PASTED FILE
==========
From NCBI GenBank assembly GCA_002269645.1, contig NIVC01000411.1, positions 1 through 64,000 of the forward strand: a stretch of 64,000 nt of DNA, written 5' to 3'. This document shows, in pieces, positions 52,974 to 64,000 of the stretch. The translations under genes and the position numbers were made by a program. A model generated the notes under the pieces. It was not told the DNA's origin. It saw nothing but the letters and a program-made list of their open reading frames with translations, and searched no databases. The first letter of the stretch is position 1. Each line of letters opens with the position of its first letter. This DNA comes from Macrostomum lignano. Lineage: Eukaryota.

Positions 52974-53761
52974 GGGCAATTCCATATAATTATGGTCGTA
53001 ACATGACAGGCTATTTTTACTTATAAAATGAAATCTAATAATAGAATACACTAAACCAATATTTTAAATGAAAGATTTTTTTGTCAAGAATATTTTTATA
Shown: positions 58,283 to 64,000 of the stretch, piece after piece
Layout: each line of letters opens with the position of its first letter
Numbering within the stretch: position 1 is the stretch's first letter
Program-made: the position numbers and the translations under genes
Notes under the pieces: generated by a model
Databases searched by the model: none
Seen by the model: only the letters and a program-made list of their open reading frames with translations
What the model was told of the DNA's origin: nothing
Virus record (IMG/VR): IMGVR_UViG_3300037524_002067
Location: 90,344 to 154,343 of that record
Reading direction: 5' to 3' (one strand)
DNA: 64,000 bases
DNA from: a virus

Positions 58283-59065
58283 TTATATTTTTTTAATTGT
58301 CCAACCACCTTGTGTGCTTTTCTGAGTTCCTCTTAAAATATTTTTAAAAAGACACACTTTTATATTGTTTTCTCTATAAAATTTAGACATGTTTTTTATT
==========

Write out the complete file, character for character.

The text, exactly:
From NCBI GenBank assembly GCA_002269645.1, contig NIVC01000411.1, positions 1 through 64,000 of the forward strand: a stretch of 64,000 nt of DNA, written 5' to 3'. This document shows, in pieces, positions 52,974 to 64,000 of the stretch. The translations under genes and the position numbers were made by a program. A model generated the notes under the pieces. It was not told the DNA's origin. It saw nothing but the letters and a program-made list of their open reading frames with translations, and searched no databases. The first letter of the stretch is position 1. Each line of letters opens with the position of its first letter. This DNA comes from Macrostomum lignano. Lineage: Eukaryota.

Positions 52974-53761
52974 GGGCAATTCCATATAATTATGGTCGTA
53001 ACATGACAGGCTATTTTTACTTATAAAATGAAATCTAATAATAGAATACACTAAACCAATATTTTAAATGAAAGATTTTTTTGTCAAGAATATTTTTATA
Shown: positions 58,283 to 64,000 of the stretch, piece after piece
Layout: each line of letters opens with the position of its first letter
Numbering within the stretch: position 1 is the stretch's first letter
Program-made: the position numbers and the translations under genes
Notes under the pieces: generated by a model
Databases searched by the model: none
Seen by the model: only the letters and a program-made list of their open reading frames with translations
What the model was told of the DNA's origin: nothing
Virus record (IMG/VR): IMGVR_UViG_3300037524_002067
Location: 90,344 to 154,343 of that record
Reading direction: 5' to 3' (one strand)
DNA: 64,000 bases
DNA from: a virus

Positions 58283-59065
58283 TTATATTTTTTTAATTGT
58301 CCAACCACCTTGTGTGCTTTTCTGAGTTCCTCTTAAAATATTTTTAAAAAGACACACTTTTATATTGTTTTCTCTATAAAATTTAGACATGTTTTTTATT